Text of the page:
Editor's Pick

31 December 2023
George Rinhart / Corbis / Getty Images
George Rinhart / Corbis / Getty Images

ON 13 JANUARY 1888, the National Geographic Society was established during a meeting held at the Cosmos Club in Washington, DC. The meeting was attended by explorers, scientists and entrepreneurs seeking to professionalise and popularise geographic research. Its first president was the financier Gardiner Greene Hubbard, who had, three years earlier, helped his son-in-law Alexander Graham Bell set up the American Telephone and Telegraph Company. Bell—standing at the far right of the front row in this 1909 group photo outside the society’s headquarters—succeeded Hubbard as the NGS president, in 1897.

Nine months after the NGS was formed, it began publishing the magazine National Geographic. Initially presented as a scholarly journal, the magazine saw a rise in popularity following the Spanish–American War of 1898, as the United States’ first ever acquisition of overseas colonies—Puerto Rico, Guam and the Philippines—sparked widespread interest in geography. In order to boost circulation and advertising revenue, Bell sought to make the new magazine “bright and interesting, with a multitude of good illustrations and maps.” For this purpose, he hired as assistant editor a young Cornell graduate named Gilbert Hovey Grosvenor, who would go on to marry Bell’s daughter and succeed him as NGS president.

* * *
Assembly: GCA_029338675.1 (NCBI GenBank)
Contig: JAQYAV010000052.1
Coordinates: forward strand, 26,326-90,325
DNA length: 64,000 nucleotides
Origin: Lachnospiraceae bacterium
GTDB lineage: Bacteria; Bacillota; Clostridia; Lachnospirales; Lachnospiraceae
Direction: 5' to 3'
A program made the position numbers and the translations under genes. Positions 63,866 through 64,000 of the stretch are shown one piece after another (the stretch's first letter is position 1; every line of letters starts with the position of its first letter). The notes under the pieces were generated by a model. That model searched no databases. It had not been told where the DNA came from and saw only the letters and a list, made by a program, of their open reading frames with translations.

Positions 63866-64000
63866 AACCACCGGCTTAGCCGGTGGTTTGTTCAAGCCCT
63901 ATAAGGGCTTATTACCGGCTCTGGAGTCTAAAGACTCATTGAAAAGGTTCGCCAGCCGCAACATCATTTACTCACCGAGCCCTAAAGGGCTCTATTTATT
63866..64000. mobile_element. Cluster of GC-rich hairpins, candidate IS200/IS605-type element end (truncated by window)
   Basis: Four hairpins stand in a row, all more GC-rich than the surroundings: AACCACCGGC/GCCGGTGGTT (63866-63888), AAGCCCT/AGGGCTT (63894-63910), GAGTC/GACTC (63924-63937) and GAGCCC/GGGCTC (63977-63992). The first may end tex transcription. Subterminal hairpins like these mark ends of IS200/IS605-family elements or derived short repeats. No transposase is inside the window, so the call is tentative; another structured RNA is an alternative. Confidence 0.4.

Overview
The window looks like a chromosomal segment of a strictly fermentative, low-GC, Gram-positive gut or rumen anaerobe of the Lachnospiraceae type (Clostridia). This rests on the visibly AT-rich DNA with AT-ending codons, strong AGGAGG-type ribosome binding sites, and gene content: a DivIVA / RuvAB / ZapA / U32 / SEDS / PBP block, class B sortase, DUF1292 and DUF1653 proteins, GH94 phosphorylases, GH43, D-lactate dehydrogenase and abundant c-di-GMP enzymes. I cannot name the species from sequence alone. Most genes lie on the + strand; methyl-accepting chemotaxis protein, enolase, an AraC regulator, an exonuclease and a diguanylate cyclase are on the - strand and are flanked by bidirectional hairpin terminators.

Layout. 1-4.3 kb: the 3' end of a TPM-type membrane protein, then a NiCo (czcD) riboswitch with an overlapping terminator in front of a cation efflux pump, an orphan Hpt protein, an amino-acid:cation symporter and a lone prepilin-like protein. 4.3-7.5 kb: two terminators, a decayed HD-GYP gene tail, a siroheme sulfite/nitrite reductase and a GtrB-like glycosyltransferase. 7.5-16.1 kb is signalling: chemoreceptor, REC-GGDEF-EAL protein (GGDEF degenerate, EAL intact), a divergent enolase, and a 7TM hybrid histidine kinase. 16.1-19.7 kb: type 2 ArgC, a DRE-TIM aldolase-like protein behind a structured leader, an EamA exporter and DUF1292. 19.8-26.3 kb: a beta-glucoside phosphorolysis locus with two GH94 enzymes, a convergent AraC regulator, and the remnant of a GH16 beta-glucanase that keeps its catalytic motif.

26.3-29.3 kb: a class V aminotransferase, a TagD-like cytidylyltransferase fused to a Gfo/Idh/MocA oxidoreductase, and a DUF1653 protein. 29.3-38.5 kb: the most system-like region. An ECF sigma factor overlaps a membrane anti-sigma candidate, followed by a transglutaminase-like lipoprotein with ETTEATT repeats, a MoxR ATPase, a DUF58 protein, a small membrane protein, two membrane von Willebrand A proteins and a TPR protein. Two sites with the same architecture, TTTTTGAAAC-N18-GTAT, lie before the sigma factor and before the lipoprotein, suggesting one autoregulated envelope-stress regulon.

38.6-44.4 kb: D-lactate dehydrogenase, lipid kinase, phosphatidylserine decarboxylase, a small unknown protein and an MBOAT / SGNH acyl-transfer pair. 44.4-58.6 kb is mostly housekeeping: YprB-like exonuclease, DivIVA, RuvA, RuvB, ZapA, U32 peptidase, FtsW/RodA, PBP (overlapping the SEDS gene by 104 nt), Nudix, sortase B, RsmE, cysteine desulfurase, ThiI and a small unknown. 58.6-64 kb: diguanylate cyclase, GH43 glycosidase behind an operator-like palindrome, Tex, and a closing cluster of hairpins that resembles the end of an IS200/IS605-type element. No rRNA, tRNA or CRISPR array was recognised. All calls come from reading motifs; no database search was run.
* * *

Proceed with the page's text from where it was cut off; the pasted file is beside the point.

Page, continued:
Grosvenor’s efforts alienated a large section of the NGS membership, who preferred, as Bell described it in a letter to his assistant editor, “a strict, technical, scientific journal for high class geographers and geological experts.” In 1904, many of them left to form the Association of American Geographers. Following this exodus, Grosvenor consolidated power around himself and excluded the membership from decision-making. Although it lost status among professional geographers, the NGS’s popularity grew even further when it sponsored Robert Peary—standing with a cane in the front row—in his 1908–09 expedition to the North Pole. By 1920, it had over seven hundred thousand members.

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